Part of preparing for the worst is building relationships before you need them.
The ability to engage the Chicago Fire Department and other first responders is one of the reasons Senior Director Safety and Regulatory Compliance Jason Charbonneau deemed the Sept. 20-22 HazMat drills a resounding success.
A unique morning and afternoon session was held each day during the annual event. Participants, which included a Weapons of Mass Destruction (WMD)/Civil Support Team (CST) from the U.S. Army and representatives from the Short Line Safety Institute (SLSI), reacted to emergency scenarios. The bulk of attendees, 190, were from the Chicago Fire Department (CFD).
Sgt. Young Lee played a key role by operating a drone he’s licensed to pilot; each mock incident saw Lee use it to find equipment marked as damaged. Sgt. Ramon Ortiz and Director of Police/Risk Management Gerald Conoboy also were on hand.
Members of the Safety Committee participated, including Switchmen Matt Davidson and Jeff Votteler, who moved equipment.
Assistant Director of Safety and Compliance Mark Labbe also aided the effort.
CFD HazMat/WMD Training Coordinator Jeff Hennessy expressed his appreciation to the Belt for providing a controlled environment to train and employees to facilitate the process.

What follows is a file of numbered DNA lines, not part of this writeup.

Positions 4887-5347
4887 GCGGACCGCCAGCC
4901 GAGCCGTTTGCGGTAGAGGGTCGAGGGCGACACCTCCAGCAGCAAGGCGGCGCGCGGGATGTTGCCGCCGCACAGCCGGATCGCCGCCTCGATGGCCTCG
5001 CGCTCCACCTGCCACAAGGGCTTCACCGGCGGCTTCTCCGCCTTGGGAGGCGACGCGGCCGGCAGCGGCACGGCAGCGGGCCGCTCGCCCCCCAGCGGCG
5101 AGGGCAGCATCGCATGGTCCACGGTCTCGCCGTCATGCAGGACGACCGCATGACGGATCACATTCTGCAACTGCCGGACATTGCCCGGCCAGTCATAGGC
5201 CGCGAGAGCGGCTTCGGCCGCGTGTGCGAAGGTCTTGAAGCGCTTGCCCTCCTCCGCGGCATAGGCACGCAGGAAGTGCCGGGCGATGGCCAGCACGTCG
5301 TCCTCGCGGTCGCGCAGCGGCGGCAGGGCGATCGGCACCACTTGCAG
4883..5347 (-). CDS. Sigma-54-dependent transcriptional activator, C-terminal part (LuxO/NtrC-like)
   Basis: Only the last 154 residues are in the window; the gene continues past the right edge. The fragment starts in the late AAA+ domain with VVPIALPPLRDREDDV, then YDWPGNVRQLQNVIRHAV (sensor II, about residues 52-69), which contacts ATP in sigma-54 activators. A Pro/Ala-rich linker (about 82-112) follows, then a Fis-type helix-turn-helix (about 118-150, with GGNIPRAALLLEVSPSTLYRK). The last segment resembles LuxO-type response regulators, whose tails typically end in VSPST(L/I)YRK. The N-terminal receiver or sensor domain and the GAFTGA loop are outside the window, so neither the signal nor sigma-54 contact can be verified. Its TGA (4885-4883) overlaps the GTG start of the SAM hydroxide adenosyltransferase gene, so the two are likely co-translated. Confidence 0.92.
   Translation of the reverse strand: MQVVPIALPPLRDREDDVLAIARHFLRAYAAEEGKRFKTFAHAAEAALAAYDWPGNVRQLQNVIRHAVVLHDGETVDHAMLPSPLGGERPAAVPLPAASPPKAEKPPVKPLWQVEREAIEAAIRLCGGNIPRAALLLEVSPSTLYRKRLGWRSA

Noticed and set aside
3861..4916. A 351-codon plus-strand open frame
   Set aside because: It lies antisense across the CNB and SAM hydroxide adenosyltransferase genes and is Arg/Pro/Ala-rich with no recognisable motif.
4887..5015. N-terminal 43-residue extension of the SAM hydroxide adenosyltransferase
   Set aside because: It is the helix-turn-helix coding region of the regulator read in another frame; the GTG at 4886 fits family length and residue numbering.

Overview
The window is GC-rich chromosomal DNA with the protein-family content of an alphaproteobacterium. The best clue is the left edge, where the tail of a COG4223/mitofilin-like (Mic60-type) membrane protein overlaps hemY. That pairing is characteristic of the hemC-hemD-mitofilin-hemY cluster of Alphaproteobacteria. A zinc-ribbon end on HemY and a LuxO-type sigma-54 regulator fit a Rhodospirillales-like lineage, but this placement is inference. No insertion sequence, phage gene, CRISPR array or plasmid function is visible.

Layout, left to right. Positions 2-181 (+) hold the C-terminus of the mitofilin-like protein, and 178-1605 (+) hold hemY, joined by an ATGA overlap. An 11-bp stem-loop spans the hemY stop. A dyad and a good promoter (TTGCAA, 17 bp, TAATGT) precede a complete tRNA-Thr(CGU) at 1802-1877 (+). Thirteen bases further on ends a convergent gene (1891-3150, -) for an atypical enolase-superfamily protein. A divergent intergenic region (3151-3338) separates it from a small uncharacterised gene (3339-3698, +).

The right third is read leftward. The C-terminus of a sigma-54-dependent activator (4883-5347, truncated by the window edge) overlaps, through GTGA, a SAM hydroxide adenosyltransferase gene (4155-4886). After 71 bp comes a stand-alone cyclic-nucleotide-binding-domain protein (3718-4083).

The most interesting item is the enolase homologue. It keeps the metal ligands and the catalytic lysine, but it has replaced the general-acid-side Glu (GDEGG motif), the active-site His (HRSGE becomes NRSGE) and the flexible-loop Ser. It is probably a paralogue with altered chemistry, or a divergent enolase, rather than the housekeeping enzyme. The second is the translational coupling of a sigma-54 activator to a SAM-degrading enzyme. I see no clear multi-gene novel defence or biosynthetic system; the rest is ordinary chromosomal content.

“The biggest benefit from our standpoint is the interaction between the Belt and the CFD,” Hennessy said. “It was an opportunity to bridge gaps, determine how well we’re trained and know who will respond to what aspects of a given emergency. It also builds trust among all of the parties involved.”
The Bedford Park and Chicago fire departments alternate turns each year.
In preparation for the event, Safety Department employees worked with SLSI representatives, informing them of the Belt’s layout and potential risk factors to develop plausible scenarios.
“We came up with scenarios based on tasks we perform every day,” Charbonneau said.
Following the full drills, a tabletop exercise was conducted in an office setting. It was an opportunity for the 15 participants to practice emergency response skills. Charbonneau said the event was “eye-opening” for supervisors.
“There’s a lot of moving parts to an emergency scenario,” he said. “It takes a lot to mitigate a leak or spill.”